Relationships and Sex Education

Curriculum Aims

At Attleborough Academy, the aim of Relationships and Sex Education is to give students the information they need to help them develop healthy, nurturing relationships of all kinds, not just intimate relationships. Students should know what a healthy relationship looks like and what makes a good friend, a good colleague and a successful marriage, civil partnership or other type of committed relationship.

The RSE course is highlighted and embedded in the PSHE Curriculum and can be easily picked out as those elements are colour coded for easy reference by students and parents.

It is also taught by two subject specialists and delivered sensitively taking into consideration the age and status of the students in the class.

In some cases, the specific background of the student will be discussed with all parties who have an interest in the needs of the young person in question. This will allow discussion to determine how this programme can be tailored to the specific needs of that student. This can usually be done through the Student Support Team. In all cases however, regardless of the student's situation, we are determined to deliver and tailor the RSE course to suit the student specific needs, being sensitive and inclusive at all times. 

RSE Snake

Key Stage 3 and Key Stage 4

At KS3 and KS4 students will cover 5 main areas of RSE


In this area of learning, we focus on different types of committed stable relationships. How friendship and relationships are a massive contributor to human happiness, and their importance for raising children. What marriage is, including its legal status (e.g., that marriage carries legal rights and protections not available to couples who are cohabiting or who have married, for example, in an unregistered religious ceremony), why marriage is important relationship choice and why it must be freely entered into. Also the characteristics and legal status of other types of long term relationships.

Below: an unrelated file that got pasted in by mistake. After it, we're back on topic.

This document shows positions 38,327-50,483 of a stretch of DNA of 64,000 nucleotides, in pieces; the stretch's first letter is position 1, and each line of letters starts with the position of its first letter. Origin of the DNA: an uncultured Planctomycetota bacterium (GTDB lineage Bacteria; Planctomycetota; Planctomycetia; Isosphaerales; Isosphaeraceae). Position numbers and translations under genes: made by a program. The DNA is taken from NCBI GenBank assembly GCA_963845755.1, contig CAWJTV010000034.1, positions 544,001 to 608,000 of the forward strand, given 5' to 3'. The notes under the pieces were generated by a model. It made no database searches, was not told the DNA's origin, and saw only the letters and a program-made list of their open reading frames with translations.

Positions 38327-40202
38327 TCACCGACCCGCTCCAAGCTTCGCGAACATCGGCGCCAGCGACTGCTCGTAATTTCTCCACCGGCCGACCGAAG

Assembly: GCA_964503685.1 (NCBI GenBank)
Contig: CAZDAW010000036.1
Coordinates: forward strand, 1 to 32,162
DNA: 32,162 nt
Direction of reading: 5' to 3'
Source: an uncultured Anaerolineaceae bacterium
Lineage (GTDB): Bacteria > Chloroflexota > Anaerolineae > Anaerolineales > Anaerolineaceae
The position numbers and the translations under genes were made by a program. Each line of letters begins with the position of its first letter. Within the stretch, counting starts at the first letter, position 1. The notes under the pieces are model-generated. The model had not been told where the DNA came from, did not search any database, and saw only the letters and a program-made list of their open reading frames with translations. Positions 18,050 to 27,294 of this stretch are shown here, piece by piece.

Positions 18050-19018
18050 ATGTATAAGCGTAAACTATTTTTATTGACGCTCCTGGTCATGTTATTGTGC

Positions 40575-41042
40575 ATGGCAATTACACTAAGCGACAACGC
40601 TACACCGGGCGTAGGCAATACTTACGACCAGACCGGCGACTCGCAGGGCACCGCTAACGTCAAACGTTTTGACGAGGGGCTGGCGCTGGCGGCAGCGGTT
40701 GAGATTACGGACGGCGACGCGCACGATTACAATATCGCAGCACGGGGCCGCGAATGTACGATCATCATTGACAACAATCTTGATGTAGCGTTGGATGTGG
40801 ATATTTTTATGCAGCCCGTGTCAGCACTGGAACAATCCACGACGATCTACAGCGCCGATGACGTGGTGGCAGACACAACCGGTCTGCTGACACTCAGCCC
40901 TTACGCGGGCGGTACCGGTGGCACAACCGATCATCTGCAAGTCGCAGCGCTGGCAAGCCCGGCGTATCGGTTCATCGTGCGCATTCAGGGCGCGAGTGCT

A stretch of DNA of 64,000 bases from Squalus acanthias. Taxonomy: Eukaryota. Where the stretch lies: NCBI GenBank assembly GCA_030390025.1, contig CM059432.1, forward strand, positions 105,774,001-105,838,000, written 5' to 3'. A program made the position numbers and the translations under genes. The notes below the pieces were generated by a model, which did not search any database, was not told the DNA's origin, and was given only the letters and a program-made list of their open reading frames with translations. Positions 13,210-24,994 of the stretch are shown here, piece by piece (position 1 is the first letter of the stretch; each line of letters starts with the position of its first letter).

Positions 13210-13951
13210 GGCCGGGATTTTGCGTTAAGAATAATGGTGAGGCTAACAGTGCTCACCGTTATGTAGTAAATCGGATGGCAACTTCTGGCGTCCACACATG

Students will know how to:

  • Determine whether other children, adults or sources of information are trustworthy.
  • Be able to judge when a family, friend, intimate or other relationship is unsafe.
  • How to seek help advice, including reporting concerns about others if needed.


Respectful Relationships including Friendships

The focus is on what it means to be kind and caring, not just through a classroom setting but in their own relationships and community. The central role that kindness, honesty, respect, trust, generosity play in the overall happiness of a human being, and a human lifetime. These represent what we feel are the fundamentals of relationships. This understanding is placed in all contexts both offline and online. Practical steps they can take to develop characteristics that can improve or support respectful, kind and compassionate relationships rooted in the care of one person for another.

 To be clear on how stereotypes, particular based on sex, gender, race, religion, sexual orientation or disability can cause damage. Here we are looking at teaching the diversity and difference in relationships. The explicit teaching of tolerance, that in school and wider society they can expect to be treated with respect by others and that in turn they should show respect, including for people in positions of authority, and tolerance of other people’s beliefs.

We also teach how to manage conflict and reconciliation and ending relationships, this includes different (non-sexual) types of relationship. In a nutshell this is about what can go wrong in a relationship and how to handle it. To this end understanding what constitutes sexual violence and sexual harassment and why these are always unacceptable and the legal rights and responsibilities regarding equality (Particularly with references to the protected characteristic’s as defined in the Equality Act of 2010) and that everyone is unique and equal. 

Being Safe

Concepts of, and laws relating to, sexual consent, sexual exploitation abuse, grooming, coercion, harassment, rape, domestic abuse, forced marriage, honour-based violence and female genital mutilation, and how these can affect current and future relationships. In lessons we teach about warning signs and flags so that students are aware and scripted to deal with these situations inclusive of signposting to relevant agencies that can help. Also how people can actively communicate and recognise consent from others, including sexual consent, and how and when consent can be withdrawn (in all contexts, including online).

Online Media